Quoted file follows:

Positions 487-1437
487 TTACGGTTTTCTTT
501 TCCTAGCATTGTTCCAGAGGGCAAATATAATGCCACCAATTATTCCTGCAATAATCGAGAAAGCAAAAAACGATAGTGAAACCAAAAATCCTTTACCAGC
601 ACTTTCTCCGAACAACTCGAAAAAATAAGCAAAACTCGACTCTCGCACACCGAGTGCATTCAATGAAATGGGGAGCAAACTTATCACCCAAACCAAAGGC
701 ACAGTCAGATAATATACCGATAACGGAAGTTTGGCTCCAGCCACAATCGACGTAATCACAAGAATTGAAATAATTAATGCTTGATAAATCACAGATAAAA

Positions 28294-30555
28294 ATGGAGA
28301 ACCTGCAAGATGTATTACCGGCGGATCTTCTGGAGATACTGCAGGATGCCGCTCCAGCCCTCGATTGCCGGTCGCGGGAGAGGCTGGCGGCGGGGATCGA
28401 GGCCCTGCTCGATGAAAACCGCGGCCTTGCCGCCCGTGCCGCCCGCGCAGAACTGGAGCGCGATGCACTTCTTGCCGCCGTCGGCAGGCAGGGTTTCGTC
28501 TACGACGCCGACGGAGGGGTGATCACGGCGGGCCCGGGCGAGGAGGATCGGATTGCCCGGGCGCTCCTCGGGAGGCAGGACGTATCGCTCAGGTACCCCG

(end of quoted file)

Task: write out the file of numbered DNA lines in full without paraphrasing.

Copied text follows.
Positions 487-1437
487 TTACGGTTTTCTTT
501 TCCTAGCATTGTTCCAGAGGGCAAATATAATGCCACCAATTATTCCTGCAATAATCGAGAAAGCAAAAAACGATAGTGAAACCAAAAATCCTTTACCAGC
601 ACTTTCTCCGAACAACTCGAAAAAATAAGCAAAACTCGACTCTCGCACACCGAGTGCATTCAATGAAATGGGGAGCAAACTTATCACCCAAACCAAAGGC
701 ACAGTCAGATAATATACCGATAACGGAAGTTTGGCTCCAGCCACAATCGACGTAATCACAAGAATTGAAATAATTAATGCTTGATAAATCACAGATAAAA

Positions 28294-30555
28294 ATGGAGA
28301 ACCTGCAAGATGTATTACCGGCGGATCTTCTGGAGATACTGCAGGATGCCGCTCCAGCCCTCGATTGCCGGTCGCGGGAGAGGCTGGCGGCGGGGATCGA
28401 GGCCCTGCTCGATGAAAACCGCGGCCTTGCCGCCCGTGCCGCCCGCGCAGAACTGGAGCGCGATGCACTTCTTGCCGCCGTCGGCAGGCAGGGTTTCGTC
28501 TACGACGCCGACGGAGGGGTGATCACGGCGGGCCCGGGCGAGGAGGATCGGATTGCCCGGGCGCTCCTCGGGAGGCAGGACGTATCGCTCAGGTACCCCG